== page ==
Stratton “John” Miller, 77, Jackson, passed away Thursday, June 5, at St. Joseph Hospital in Lexington.   He was a US Marine veteran.  He was the widower of the late Ruth Cole Miller and the son of the late Blanton Miller and Pearlie Howard Miller Davis.  He was also preceded in death by daughter, Vickie Mahaney; son, John Robert Miller; brothers, Marvin and Lester Miller; sisters, Gwinlin Davis Carpenter and Flora Miller Lively.  He is survived by five sons:  Stratton(Jessica) Miller of Jackson, Christopher(Gena) Miller of Jackson, David(Alice) Carpenter of Jackson, Timothy(Diane) Carpenter of Pennsylvania, Phillip Carpenter of Jackson; two daughters: Brenda(Mark) Harstad of Arkansas, JoAnna(Steve) Hurd of Indiana; one brother:  Robert(Elivira) Davis of Jackson; one sister: Wanda(Hiram) Fugate of Jackson; fifteen grandchildren: John Paul Mahaney, Michelle Mahaney, Justin Mahaney, Elizabeth Hurd, Brandon Hurd, Wesley Miller,  Kaley Miller, Abigail Miller, Braydon Miller, Brandon Carpenter, Tish Carpenter Davis, Tyler Carpenter, Ethan Carpenter, Megan Carpenter, Allysa Carpenter; host of great grandchildren; host of nieces and nephews. Funeral services Sunday, June 8, 2:00 PM at Breathitt Funeral Home Chapel with Rev. Tim Miller officiating.  Burial in the Bud Howard Family Cemetery at Lambric.  Breathitt Funeral Home in charge of arrangements.

James Herald Stevens Obit

James Herald Stevens
James Herald Stevens

James Harold Stevens, 85, Jackson passed away Monday, June 2, at the Greg and Noreen Wells Hospice Care Center in Hazard.  He was the son of the late Mayo and Gracie (Davis) Stevens.  He is survived by his wife, Lillie (Finley) Stevens of Jackson; three sons, Harold (Barb) Stevens of Noctor, David (Susie) Stevens of Boone County, Jeff (Vickie) Stevens of Indiana; one daughter, Brenda (John) Bellamy of Bracken County; one brother, Ray Stevens of Lexington; two sisters, Ruth Johnson of Jackson, Norene Libatore of Pennsylvania; three grandchildren, Derrick Stevens, Bradley Stevens, Marissa Stevens.  Funeral services Thursday, June 5, 1:00 PM at the Breathitt Funeral Home Chapel with Rev. Tim King officiating.  Burial in the Jackson Cemetery.  Breathitt Funeral Home in charge of arrangements.

Sally Mae Turner Obit

Sally Mae Turner
Sally Mae Turner

Sally Mae Turner, 73, Bowlings Creek passed away Tuesday, June 3, at her residence.  She was the daughter of the late Jesse and Ethel (Deaton) Spicer.  She was also preceded in death by a sister, Audrey Spicer.  She is survived by her husband, William Turner of Bowlings Creek; two daughters, Jeanette (Wade) Miller of Vest, Tracie Turner of Bowlings Creek; three brothers, Jr. Spicer of Bowlings Creek, Robert Lee Spicer of Bowlings Creek, Lindburg Spicer of Bowlings Creek; six sisters, Betty Spicer of Altro, Mary Frances Spicer of Altro, Teresa Neace of Bonnieville, Georgia Bernard of Franklin, Ohio, Shirley Faye Deaton of Austin, Indiana, Lula Marie Stamper of Franklin, Ohio; two grandchildren, Jessica Turner, Whitney Ritchie; three great grandchildren, Kayleigh Renee Turner, Jonathan Allen Turner, Joshua Dale Ritchie.  Funeral services, Friday, June 6, 11:00 AM at the Breathitt Funeral Home Chapel with Rev. Chris Turner, Rev. Albert Little, Rev. Robbie Turner, Rev. Ryan Spicer officiating.  Burial in the Turner Spicer Cemetery at Bowlings Creek.  Breathitt Funeral Home in charge of arrangements.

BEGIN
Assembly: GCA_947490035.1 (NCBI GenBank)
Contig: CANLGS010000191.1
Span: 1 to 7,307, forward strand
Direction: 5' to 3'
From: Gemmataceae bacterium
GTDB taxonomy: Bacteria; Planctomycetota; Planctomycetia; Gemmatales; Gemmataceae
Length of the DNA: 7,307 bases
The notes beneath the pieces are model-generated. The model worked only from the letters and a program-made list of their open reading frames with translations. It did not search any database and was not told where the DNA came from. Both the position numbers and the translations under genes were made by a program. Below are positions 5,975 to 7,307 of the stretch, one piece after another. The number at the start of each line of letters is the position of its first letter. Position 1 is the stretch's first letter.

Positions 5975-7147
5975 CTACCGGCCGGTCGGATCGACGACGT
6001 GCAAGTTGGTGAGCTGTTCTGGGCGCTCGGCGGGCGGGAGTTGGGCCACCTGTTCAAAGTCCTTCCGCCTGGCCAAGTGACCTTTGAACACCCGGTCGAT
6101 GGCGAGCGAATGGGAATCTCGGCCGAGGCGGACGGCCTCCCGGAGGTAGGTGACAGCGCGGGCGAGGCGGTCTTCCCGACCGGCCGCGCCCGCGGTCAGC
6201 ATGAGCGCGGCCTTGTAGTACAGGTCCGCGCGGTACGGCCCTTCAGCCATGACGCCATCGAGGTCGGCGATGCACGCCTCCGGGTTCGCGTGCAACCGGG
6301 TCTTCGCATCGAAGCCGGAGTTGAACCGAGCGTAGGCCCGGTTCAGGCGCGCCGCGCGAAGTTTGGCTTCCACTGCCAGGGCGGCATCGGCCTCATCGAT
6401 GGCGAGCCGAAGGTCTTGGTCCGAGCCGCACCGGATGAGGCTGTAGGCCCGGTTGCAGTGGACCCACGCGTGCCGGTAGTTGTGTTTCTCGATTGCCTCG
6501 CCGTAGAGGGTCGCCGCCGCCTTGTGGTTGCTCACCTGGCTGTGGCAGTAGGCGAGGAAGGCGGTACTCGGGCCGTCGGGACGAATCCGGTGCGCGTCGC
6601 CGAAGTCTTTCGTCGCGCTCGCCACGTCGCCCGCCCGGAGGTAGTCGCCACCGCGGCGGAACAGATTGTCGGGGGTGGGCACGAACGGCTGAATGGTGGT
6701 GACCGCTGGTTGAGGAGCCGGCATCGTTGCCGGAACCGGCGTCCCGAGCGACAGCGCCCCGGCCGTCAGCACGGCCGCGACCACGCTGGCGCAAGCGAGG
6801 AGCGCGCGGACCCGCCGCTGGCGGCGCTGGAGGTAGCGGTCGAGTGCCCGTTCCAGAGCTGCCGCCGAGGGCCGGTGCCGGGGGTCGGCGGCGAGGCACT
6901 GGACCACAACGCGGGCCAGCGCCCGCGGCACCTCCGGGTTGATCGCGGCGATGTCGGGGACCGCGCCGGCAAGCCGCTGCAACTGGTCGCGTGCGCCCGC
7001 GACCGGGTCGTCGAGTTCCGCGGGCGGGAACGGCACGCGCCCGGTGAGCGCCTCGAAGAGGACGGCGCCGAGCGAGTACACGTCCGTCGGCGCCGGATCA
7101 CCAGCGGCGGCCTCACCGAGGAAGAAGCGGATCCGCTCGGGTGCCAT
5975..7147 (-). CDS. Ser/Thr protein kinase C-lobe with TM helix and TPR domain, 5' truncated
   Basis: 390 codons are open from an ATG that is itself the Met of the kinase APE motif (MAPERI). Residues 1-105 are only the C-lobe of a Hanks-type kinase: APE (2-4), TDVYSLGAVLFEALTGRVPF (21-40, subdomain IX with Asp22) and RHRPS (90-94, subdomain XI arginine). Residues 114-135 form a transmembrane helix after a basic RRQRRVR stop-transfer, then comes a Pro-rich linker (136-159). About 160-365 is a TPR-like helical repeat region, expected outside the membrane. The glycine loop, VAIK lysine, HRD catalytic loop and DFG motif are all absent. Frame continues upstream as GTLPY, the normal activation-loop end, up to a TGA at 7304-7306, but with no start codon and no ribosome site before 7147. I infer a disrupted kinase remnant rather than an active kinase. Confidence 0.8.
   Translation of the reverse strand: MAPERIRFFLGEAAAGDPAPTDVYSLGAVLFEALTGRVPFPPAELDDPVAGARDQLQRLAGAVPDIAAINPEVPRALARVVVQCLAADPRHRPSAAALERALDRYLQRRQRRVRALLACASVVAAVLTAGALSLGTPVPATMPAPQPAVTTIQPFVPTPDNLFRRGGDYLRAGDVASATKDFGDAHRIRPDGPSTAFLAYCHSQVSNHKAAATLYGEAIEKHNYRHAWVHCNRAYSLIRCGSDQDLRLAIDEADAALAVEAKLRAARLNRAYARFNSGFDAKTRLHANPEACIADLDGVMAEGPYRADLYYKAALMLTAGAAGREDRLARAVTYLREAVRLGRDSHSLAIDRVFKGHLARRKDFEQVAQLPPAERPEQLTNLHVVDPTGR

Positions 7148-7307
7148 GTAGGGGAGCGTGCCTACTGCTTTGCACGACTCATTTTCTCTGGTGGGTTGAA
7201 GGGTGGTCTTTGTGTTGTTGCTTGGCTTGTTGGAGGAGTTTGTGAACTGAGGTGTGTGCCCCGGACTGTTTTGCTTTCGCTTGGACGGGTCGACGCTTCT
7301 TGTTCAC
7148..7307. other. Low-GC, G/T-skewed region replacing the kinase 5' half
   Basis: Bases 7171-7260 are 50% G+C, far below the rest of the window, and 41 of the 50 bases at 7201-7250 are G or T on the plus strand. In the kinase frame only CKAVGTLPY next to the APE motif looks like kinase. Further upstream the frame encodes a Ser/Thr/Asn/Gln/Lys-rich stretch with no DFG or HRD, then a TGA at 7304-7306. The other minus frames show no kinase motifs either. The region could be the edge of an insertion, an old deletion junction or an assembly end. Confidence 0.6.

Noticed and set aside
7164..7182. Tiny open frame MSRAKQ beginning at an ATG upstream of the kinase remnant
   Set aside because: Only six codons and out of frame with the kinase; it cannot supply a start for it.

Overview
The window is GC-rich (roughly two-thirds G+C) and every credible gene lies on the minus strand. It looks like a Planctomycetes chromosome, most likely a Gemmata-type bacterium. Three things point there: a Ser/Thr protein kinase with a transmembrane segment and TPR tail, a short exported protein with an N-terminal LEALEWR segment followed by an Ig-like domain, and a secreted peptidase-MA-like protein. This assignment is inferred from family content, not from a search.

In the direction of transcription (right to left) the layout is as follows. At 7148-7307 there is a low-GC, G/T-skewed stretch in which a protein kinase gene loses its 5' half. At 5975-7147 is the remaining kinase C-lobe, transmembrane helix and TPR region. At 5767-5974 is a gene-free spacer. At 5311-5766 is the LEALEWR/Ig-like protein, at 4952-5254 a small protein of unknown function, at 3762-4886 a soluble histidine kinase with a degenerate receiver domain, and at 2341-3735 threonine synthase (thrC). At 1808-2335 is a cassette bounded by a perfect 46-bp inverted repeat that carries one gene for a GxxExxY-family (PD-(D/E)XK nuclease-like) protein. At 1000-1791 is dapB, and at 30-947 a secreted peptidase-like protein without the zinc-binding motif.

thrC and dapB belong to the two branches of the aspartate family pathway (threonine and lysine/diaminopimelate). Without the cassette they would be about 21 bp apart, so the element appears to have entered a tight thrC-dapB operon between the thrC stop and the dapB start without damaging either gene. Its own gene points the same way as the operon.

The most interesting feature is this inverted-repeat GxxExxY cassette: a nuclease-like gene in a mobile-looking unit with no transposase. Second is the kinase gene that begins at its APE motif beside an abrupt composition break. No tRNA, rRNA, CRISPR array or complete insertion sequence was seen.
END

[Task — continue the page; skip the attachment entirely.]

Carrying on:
Finding Our Purpose

It is common these days to hear people talk about finding their purpose. They recognize that what they are doing with their lives is okay, maybe even very good, but somehow there is the feeling that they have more inside them that has yet to come out.

 It seems to me that talk of purpose has two major aspects. One is very personal. It is about something that is unique to the individual, an inner urge that needs to find expression. The second aspect relates to doing something good-for other people, or for the world at large.          


In short, it is as though we have each come with a gift for the world, and we do not want to leave before we have given it. Many experience frustration, however, because they do not know what it is. Generally, finding our purpose is not a “light bulb” event. Rather, our purpose tends to reveal itself to us over time, or sometimes, as I like to think, it finds us.


If we take direction from our intuition, it will guide us. If we have an urge to try something new, to become involved in some volunteer effort or project, act on that urge. Do not dismiss it because it does not feel like your purpose. It may just be a doorway.


If you feel you have a purpose beyond what you are doing now, honor that knowing. Let your heart nudge you along. We need these nudgings to get ego out of the way. You see, your soul knows your purpose, and those nudgings are its whisperings. It is not so much that we are looking for our purpose, but rather that it is calling to us. All we need to is to listen…and respond.


Gwen Randall-Young is an author and award-winning Psychotherapist.  For permission to reprint this article, or to obtain books or cds, visit

Growing Through Pain